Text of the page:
Cultural Glimpses of the English-Speaking World
The Last of the Britons
The twilight of Roman Britain and
the rise of Anglo-Saxon England
‘We used to invent words and then yield to their power. No
knowledge would be possible without words though, in the process,
words would often grow into self-mastered entities, into obstacles
that interpose between us and the ‘real world’. They would bestow
on us both proximity to, and enstrangement from, the essence of
things, whereas spiritual independence presupposes a state of
semantic vigilence, a rejection of the tyranny wrought by these
unavoidable lexical intermediaries.
‘History’ is such a misleading word ...
We should be aware of this from the very beginning, since
history as ‘science’ is in the very special position of being
homonymous with the object of its research. In other words, the
task of history is to reconstitute history. We call by the same name
two concepts that are, in fact, distinct, no matter how much we
should like to bridge them: history in its matter-of-factness and history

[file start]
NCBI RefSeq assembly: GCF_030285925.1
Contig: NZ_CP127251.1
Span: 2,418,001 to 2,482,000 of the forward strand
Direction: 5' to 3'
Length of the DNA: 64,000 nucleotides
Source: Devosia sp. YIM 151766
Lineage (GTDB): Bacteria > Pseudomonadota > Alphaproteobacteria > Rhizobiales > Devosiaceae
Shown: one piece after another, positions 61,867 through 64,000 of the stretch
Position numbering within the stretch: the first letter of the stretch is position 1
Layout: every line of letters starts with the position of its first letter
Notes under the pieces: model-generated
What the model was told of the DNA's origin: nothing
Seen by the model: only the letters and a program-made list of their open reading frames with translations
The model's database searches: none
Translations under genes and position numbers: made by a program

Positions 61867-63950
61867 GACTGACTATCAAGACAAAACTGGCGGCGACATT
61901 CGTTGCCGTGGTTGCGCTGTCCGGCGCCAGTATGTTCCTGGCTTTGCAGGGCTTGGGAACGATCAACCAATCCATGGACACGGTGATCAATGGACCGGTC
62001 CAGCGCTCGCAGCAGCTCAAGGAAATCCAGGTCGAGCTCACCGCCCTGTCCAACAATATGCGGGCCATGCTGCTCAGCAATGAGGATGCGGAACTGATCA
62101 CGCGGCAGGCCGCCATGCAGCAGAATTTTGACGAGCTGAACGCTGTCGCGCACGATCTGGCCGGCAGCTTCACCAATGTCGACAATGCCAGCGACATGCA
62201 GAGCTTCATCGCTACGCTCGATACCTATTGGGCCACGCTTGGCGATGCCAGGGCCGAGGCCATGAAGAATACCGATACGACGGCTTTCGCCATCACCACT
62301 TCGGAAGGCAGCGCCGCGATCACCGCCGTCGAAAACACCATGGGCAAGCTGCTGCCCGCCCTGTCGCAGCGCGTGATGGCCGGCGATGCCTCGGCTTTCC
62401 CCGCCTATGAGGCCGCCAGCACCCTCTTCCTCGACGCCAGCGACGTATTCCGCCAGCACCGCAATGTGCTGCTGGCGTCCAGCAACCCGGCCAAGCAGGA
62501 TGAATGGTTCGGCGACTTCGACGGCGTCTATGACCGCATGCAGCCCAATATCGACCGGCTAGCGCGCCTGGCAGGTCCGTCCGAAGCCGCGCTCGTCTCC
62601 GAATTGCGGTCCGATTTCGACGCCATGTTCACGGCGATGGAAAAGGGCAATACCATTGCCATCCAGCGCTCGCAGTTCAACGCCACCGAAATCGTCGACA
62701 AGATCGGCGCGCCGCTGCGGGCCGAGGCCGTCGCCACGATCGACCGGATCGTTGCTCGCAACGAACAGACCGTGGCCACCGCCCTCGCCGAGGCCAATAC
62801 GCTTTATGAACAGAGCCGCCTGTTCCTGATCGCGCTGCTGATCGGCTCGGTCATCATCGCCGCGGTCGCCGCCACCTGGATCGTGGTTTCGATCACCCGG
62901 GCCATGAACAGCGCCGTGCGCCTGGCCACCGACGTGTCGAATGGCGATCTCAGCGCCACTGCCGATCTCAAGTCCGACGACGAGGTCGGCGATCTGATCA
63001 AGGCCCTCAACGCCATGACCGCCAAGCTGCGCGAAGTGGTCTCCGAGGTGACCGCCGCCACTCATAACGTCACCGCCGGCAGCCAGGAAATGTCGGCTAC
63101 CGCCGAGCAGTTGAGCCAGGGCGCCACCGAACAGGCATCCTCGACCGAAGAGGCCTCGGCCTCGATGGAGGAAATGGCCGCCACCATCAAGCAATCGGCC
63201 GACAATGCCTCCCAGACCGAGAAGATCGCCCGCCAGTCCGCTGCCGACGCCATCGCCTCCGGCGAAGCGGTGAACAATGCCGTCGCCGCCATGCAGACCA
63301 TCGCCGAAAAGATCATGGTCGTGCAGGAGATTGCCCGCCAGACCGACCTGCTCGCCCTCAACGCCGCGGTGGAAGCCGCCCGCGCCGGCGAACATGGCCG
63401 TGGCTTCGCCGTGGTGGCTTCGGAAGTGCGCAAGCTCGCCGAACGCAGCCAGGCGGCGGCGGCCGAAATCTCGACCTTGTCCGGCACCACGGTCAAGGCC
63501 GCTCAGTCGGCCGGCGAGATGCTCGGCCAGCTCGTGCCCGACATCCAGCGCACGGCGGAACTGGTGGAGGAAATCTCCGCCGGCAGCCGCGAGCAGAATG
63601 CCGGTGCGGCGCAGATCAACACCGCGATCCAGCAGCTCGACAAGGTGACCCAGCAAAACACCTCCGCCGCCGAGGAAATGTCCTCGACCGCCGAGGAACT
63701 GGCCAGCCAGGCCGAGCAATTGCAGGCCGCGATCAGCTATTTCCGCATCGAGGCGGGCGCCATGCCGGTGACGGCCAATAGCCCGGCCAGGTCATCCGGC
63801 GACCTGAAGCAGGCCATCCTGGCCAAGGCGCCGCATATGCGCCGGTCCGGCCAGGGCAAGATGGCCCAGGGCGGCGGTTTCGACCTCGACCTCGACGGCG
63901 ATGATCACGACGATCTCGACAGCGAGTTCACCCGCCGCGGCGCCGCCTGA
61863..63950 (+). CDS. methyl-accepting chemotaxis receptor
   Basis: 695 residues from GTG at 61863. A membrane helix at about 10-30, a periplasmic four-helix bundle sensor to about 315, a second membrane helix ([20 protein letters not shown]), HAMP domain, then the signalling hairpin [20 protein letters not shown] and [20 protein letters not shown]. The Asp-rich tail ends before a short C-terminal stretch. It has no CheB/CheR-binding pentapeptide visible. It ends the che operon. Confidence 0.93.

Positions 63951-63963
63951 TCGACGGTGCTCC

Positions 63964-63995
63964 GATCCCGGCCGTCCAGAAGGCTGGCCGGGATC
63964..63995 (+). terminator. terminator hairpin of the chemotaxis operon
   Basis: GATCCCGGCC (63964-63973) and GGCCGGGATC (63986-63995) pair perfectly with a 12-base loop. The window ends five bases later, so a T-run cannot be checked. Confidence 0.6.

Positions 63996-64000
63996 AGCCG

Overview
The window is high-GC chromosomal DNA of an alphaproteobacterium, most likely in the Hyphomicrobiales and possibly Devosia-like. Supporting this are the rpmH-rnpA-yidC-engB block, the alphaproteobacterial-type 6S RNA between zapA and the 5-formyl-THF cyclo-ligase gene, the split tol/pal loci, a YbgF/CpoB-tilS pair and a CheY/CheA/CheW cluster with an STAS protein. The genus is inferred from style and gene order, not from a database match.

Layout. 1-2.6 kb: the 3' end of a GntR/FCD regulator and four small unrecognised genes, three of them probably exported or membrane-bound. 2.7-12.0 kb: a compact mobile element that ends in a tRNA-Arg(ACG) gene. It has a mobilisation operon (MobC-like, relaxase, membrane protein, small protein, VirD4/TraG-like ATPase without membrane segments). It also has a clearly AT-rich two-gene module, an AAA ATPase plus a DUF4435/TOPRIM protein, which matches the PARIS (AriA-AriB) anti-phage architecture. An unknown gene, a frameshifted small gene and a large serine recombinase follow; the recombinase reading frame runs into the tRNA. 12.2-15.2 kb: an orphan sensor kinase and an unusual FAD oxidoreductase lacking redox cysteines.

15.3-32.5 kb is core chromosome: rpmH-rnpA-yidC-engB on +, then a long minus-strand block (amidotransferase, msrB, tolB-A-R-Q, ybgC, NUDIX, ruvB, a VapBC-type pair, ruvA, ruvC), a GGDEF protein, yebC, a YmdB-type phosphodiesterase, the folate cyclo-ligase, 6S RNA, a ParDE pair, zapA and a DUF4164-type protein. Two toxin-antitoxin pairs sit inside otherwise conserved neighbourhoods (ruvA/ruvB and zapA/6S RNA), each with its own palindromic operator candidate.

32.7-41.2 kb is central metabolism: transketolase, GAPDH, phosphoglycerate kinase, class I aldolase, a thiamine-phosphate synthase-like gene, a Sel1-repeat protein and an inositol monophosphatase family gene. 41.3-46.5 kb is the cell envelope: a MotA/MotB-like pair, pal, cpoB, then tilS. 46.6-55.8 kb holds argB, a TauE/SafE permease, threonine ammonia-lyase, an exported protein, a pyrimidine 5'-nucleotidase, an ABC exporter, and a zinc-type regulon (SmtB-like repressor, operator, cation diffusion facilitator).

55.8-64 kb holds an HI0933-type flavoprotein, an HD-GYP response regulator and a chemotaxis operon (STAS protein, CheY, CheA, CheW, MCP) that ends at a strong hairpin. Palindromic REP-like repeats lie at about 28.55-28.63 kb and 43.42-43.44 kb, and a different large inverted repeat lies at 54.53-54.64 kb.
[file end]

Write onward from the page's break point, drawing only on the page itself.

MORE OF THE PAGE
as representation. The imaginary always aspires to merge into reality,
which is a — not quite innocent — heresy. And the identification of
the two terms stems from our deeply rooted need to be anchored in
the past ... To us, the past means legitimacy and justification.
Without the past, we would have nothing left to rely on.
That we are facing an illusion, barely needs demonstration.
How could one possibly revive history and bring it back to the
present? It is too huge to be contained within the covers of a book;
even too huge to be housed within the walls of an entire library.
Bringing history closer to us, therefore, implies a process of
selection in the first place — an extremely drastic selection after which
the remaining part is, quantitatively speaking, infinitesimal as
compared to the real ‘charge’ of the past. Yet, one argument could
Cultural Glimpses of the eng-speaking word